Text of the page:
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Monday, October 17, 2022

Can EC Become A Game Changer In Elective Democracy?


In every election, the same screenplay of vote fraud and election irregularities has been produced by the ruling party.

Whenever BNP, Jatiya Party or Awami League are in power till today, the election observers witnessed a similar style of forcibly taking control of polling centres by henchmen of ruling party political leaders.

The Bangladesh Election Commission’s (EC) order to pack up the ongoing by-election in Gaibandha drew widespread accolades from civil society, rights organisations and national media.

Promptly the ruling Awami League bigwigs did not hesitate to critique the EC. They churned conspiracy theories that EC’s decision will make the electronic voting system questionable.

The recent electoral episode in northern Bangladesh invited fresh controversy regarding the operation of the electronic voting machine (EVM).

Whether the EVM is an electoral tool to ensure free and fair elections in a country where political parties flex their muscles in polling centres and flout the election code of conduct?

Indeed Gaibandha polls raised some doubts, whether the EC is competent to deliver the nation, a free, fair, credible and inclusive election.

Always the ruling political parties have a nexus with district civil administrators and district police. It seems the government officials do not have accountability under the oath of the People’s Republic of Bangladesh.

Why does the ruling party abuse the nexus? The reason, the governing party possesses the ‘magic wand’ to influence the civil bureaucrats and police administration.

Their obligation to serve at the whims of their political master is obvious. The lucrative posting and promotion await for the subservient officers – the government officers cannot ignore the sugar-coated blessings of favouritism and nepotism to build their careers and accumulate wealth to live a peaceful life after retirement.

Prof Dr Nazmul Ahsan Kalimullah of Dhaka University and chairperson of JANIPOP, a voluntary election observer’s organisation explained that EC’s experience in Gaibandha proved that Bangladesh does not need a caretaker government to hold the general elections.

The EC is a constitutional body and has once again proved that it’s an accomplished organisation to hold free and fair elections.

Dr Masum Billah, a political analyst who teaches law at Jagganath University says a controversial clause in the constitution requires holding the general election keeping the existing parliament. As such, the lawmakers remaining in power flex their muscles in the election.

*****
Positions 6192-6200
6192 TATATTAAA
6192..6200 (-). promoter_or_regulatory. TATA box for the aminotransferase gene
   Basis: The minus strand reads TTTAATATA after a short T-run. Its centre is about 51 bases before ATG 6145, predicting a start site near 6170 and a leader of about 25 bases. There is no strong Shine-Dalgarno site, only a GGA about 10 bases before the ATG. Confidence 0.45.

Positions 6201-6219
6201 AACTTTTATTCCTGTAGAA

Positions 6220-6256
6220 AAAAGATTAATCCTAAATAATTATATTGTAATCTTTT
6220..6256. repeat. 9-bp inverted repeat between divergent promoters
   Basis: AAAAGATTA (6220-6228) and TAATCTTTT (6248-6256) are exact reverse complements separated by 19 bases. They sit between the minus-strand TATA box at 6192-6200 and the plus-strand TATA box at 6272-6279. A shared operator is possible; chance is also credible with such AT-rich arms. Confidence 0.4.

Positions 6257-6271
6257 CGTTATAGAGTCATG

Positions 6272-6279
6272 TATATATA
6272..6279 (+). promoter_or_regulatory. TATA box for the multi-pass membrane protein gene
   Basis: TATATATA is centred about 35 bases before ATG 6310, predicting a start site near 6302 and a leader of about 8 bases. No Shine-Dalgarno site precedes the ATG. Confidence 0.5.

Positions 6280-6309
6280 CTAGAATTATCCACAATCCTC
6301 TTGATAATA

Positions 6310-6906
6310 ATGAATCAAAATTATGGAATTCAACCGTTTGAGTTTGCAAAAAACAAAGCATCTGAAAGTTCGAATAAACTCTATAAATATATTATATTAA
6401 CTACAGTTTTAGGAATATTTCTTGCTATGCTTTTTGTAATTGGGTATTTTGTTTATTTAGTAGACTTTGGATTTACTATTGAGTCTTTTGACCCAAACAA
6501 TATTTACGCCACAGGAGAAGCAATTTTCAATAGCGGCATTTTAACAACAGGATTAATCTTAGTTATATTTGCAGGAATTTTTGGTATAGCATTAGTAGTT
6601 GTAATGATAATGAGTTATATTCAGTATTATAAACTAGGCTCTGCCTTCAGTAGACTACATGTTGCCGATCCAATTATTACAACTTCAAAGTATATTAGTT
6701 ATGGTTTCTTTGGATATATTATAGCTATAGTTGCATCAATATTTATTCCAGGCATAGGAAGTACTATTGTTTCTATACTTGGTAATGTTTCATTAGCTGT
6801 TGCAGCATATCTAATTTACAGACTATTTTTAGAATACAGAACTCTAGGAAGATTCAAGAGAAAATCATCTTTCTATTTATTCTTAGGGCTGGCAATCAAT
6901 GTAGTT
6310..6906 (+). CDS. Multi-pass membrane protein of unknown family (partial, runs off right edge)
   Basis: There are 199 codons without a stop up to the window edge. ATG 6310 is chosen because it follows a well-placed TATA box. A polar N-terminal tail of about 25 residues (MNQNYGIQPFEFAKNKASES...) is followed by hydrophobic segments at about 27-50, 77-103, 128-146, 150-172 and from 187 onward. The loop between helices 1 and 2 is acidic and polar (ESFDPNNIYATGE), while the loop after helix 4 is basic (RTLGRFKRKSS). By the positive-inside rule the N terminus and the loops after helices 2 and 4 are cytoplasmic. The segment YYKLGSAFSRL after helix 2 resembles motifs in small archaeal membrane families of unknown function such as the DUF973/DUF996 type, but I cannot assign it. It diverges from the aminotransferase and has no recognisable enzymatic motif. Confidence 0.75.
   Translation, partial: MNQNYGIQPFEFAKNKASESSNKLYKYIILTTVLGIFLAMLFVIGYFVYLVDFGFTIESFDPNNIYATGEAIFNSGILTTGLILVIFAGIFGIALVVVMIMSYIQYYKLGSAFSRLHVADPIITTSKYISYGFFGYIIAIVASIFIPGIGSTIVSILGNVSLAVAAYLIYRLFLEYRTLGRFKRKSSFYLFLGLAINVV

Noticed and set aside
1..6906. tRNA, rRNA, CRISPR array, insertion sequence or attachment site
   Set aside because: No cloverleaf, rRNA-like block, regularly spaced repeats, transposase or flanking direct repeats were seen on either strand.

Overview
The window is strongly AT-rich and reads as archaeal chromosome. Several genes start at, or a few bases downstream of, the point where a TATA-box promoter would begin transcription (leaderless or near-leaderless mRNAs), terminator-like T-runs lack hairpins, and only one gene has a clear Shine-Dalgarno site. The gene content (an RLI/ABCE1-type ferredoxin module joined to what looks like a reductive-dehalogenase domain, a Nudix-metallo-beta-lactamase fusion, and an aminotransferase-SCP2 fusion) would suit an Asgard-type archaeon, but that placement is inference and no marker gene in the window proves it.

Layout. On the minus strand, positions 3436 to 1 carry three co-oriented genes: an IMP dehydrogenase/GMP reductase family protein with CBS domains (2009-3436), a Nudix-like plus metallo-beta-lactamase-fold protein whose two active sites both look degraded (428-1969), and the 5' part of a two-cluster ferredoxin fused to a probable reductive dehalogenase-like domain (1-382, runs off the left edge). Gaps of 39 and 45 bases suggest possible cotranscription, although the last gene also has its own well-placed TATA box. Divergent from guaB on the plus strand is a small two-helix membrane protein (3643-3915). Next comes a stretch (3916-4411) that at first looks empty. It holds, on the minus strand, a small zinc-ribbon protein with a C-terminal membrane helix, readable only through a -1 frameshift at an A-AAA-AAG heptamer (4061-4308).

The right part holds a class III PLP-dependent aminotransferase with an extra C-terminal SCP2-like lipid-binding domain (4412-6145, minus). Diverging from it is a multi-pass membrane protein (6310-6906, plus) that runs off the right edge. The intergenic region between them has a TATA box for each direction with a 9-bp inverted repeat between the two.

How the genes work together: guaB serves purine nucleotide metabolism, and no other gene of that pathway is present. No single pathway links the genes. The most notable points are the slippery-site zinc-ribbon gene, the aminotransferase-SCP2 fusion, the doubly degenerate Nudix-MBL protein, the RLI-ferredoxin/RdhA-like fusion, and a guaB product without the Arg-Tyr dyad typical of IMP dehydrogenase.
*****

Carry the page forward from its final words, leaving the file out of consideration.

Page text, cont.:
On the other hand, Awami League’s arch-rival Bangladesh Nationalist Party (BNP) demands that the prime minister should dissolve the parliament before the election, which is not in compliance with the constitution. “It’s a collective political failure,” Dr Billah remarks.

Among other limitations of the EC, the body does not have its cadre service of civil officers to independently conduct a national election. Unfortunately, the EC is dependent upon the civil bureaucracy and police administration to conduct the elections.

There are several instances in the last half a century when the state apparatus showed thumps down on EC’s orders.

Despite being empowered by the constitution, sometimes EC becomes a toothless tiger and is unable to take departmental actions against delinquent officers of civil administration and police department.

What is next, after the newly launched newspaper Dainik Kalbela published breaking news that the upcoming general elections will be held on 4 January 2024?

Obviously, the nation will expect high hopes from the Election Commission. The EC in many countries has demonstrated as a role model in conducting credible elections.

The Chief Election Commissioner of India TN Seshan (Dec 1990 to Dec 1996) redefined the status and visibility of the Election Commission of India.

He became best known for his electoral reforms. He curbed several malpractices like bribing or intimidating voters, use of government funds and machinery for campaigning, appealing to voters’ caste or communal feelings, use of loudspeakers and high-volume music.

In another continent, Professor Attahiru Muhammadu Jega, was Chairman of the Nigerian Independent National Electoral Commission (INEC), he organised a peaceful elections in 2015 for the first time in Nigerian history.

Well, the Bangladesh Election Commission should uphold the constitution and is expected to be game changer in elective democracy to deliver credible and inclusive elections in Bangladesh, which would be widely acceptable by the citizenry at home and abroad – the international bodies and the West too.

First published in the News Times, October 17, 2022

Saleem Samad, is an independent journalist, media rights defender, recipient of Ashoka Fellowship and Hellman-Hammett Award. He could be reached at <>; Twitter @saleemsamad

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